Sunday, March 6, 2011

SHOCKING Byzantine Secrets!

Did I get your attention? Did you know...

The Great Fast starts at sundown today for Byzantine Catholics. So yes- while the majority of the Christian world is enjoying their Mardi Gras, we are deep into the thick of things. We start two days early so that Annunciation and the Saturday of Lazarus (day before Palm Sunday) are not calculated into the Fast. This year, Annunciation of Mary falls on a Friday, so I am not sure what that means for the fast. More news on that later.

Sunday Liturgies are even longer during the Great Fast. Depending on your priest, you won't know what is holding him up. He is just really slow during Lent. No- he is praying the Divine Liturgy of St Basil instead of the usual St John Chrysostom.This Divine Liturgy has longer silent prayers. Some priests might decide to pray them aloud or the cantor might extend the singing with the people. The Divine Liturgy of St Basil prepares the people for the weekdays' 'Presanctified Liturgy.'

Weekday masses are long during Lent. This Liturgy is called "presanctified,' so the priest already has consecrated the bread and the Body of Christ has been reserved. The Presanctified Liturgy is a long communion service that we use only during the Great Fast. Only a priest (and perhaps a deacon) can celebrate this Liturgy.

Byzantines sing Alleluia during Lent. Don't be shocked if you happen to visit. Any Sunday is a day that celebrates the Resurrection. This means that we don't have to fast and that we will sing as usual.

Different believers fast from food in different ways. Monks and nuns will most likely fast from all animal products during the season, but people in the world will fast to differing degrees.  Depending on the Eparchy, the 'bare minimum' would be to fast from meat every Wednesday and Friday during the season. Most Byzantines see that as a beginning, and many Byzantines do that during ordinary time. Lay people are encouraged to discuss the issue with their priest. And of course, any small child, pregnant or nursing woman and a person with specific medical needs do not need to fast. 

My family fasts from meat every day except Sunday and uses no animal products on Wednesdays and Fridays during fasting seasons. I gauge my children and will give them meat at lunchtime if they need it. We have soy no more than twice a week because of potential health side effects.

Byzantines can get a little proud about their fasting exploits. And any pride drives away the graces received through fasting. I know a few mixed Orthodox/Roman Catholic marriages where the Orthodox spouse makes a point of how liberal the fasting guidelines for the Catholics are and insists that the small children eat vegan during every fasting season- even on Sundays. Charity should rule everything.

Remember Eastern Christians- we don't start the Great Fast with ashes on our foreheads; we start with 'forgiveness vespers'- all should be done with humility and love for Christ crucified and risen! We are reminded to wash our faces and not let people know we are fasting. If we are guests in someone's home, we should not turn up our noses at any food- like an old calendar Christian  loudly refusing to eat something with cheese on what was Christmas for us.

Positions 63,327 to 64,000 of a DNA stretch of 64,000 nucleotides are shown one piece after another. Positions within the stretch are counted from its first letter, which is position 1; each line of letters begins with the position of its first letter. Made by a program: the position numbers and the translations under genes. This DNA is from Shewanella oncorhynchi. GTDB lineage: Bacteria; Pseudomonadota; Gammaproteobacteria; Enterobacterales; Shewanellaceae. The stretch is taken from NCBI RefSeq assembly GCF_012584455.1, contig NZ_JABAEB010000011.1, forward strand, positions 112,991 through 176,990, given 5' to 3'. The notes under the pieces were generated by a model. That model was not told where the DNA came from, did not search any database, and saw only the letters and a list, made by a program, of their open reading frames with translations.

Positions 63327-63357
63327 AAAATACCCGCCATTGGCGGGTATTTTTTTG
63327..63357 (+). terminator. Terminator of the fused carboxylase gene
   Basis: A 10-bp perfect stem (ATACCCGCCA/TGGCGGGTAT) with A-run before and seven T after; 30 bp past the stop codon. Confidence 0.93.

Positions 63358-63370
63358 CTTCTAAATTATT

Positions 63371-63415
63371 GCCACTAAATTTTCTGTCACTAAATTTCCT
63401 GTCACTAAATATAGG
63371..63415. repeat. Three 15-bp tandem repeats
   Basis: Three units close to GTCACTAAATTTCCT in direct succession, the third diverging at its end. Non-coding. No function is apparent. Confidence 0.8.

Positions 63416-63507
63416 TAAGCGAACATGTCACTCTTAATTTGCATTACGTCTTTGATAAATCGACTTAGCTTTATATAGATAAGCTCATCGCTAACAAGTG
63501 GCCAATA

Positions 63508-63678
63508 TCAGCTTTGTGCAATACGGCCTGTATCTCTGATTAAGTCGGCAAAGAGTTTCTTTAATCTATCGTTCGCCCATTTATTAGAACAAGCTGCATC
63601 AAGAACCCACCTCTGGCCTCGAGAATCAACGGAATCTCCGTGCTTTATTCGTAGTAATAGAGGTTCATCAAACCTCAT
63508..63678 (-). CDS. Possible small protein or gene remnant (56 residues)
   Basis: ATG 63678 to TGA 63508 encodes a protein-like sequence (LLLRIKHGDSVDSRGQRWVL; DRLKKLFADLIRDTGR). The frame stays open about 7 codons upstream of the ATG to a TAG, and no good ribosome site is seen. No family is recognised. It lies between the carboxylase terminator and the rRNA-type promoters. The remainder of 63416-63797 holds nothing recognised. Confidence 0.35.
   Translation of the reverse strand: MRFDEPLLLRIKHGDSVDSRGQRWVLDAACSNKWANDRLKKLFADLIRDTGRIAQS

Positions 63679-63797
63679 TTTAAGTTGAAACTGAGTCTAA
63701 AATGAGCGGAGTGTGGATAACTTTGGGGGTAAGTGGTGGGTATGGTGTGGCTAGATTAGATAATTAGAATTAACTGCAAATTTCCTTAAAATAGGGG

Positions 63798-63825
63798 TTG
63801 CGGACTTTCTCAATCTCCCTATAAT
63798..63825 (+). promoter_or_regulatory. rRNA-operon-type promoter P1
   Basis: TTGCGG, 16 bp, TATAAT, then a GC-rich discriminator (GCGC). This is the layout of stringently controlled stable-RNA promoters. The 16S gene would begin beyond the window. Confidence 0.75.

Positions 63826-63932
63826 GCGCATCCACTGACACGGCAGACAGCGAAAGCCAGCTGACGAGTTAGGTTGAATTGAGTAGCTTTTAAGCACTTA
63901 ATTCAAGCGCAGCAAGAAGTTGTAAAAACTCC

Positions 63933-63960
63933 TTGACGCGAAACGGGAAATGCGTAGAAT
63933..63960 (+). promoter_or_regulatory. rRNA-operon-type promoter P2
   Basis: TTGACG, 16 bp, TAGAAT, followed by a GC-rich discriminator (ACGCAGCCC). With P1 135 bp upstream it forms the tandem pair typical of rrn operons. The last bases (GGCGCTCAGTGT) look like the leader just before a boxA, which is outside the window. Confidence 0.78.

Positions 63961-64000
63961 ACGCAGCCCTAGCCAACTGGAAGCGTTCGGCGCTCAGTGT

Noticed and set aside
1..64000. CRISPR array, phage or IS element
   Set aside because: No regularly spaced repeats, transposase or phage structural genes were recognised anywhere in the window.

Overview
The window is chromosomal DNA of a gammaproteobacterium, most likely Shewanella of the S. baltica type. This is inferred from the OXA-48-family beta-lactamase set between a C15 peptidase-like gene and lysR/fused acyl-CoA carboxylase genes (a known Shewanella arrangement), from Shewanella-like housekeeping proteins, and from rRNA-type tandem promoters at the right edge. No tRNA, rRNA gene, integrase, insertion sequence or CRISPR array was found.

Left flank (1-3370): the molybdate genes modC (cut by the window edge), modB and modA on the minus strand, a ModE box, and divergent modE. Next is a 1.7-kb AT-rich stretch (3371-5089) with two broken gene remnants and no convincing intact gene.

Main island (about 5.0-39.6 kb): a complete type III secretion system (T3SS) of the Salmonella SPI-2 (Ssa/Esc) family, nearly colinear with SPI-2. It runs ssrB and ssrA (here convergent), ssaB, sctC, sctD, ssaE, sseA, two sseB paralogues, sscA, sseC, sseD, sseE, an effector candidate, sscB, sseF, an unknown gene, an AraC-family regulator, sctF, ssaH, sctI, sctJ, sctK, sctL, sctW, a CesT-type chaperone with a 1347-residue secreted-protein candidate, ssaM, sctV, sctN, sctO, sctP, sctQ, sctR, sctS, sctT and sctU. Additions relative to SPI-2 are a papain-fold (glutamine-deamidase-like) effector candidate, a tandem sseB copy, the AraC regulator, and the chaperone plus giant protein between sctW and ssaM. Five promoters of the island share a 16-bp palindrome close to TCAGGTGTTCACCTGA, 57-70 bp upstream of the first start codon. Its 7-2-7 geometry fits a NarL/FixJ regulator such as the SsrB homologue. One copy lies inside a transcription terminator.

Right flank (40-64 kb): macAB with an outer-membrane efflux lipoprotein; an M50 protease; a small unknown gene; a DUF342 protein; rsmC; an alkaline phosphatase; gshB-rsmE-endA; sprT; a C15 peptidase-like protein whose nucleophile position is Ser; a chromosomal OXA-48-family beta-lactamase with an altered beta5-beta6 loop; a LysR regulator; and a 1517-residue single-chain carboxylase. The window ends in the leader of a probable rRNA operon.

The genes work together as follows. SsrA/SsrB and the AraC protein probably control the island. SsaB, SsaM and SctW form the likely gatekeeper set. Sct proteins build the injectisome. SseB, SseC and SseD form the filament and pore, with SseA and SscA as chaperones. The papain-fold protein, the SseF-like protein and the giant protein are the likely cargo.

a bonus shocker for any time of the year
The priest uses leavened bread and cuts the center (the 'lamb') for consecration during the Divine Liturgy. The sides that are blessed but not consecrated (so it does NOT become the Body of Christ) are  cut into strips and placed to the side and then offered at the end of Liturgy. Any person can come up to kiss the cross, be anointed with holy oil (depending on the feast day), and take a piece of blessed bread.


  1. more on eating as a guest- of course, you can plan ahead. If you are at a restaurant with friends, just order something without meat. At last year's pizza party for Shakespeare (on a Friday during Lent) my daughters decided not to eat because everything had meat on it- but they got busy playing with friends so no one noticed. They'll provide veggie pizza this year.

  2. Very interesting! Thanks for sharing these shocking secrets!

  3. I logged in to my own blog to post an entry called "Fat Sunday" and saw this. Good overview!

    Re: bonus shocker--Do you call it mirovanije too, or something else?

    Re: planning ahead--I have a rehearsal dinner to attend on a Friday night during Lent (the couple is not Catholic), and I'm pretty sure there will be a vegetarian option, phew!

  4. Fascinating. Thank you and God bless!

  5. I'm Catholic and I found your post interesting!

    Living in Milano, Italy, I'm an Ambrosian Catholic ( so the rite I attend it's a little different too.
    Bye :)

  6. I am not familiar with the difference so this was a good primer. Thank you for the explainations.

  7. i know i'm just SCANDALIZED by all this. :) thanks for the education.

  8. I was all set to make some pithy Orthodox jokes about Byzantine Catholic fasting leniency until I read your "Byzantines can get a little proud..." section. Darn it. :)

  9. Thanks for sharing this - very fascinating! All of this is new to me. Last year I wasn't a Catholic yet, so I was observing Lent more as an interested observer (or, maybe a poser? ;o)). This year I'm all official and obligated, so I've been making plans, but, Wow!, my Roman requirements don't seem so hard to get used to anymore!

  10. Thank you for posting this! I'd love to share this on my blog for all my non-Byzantine friends to understand.


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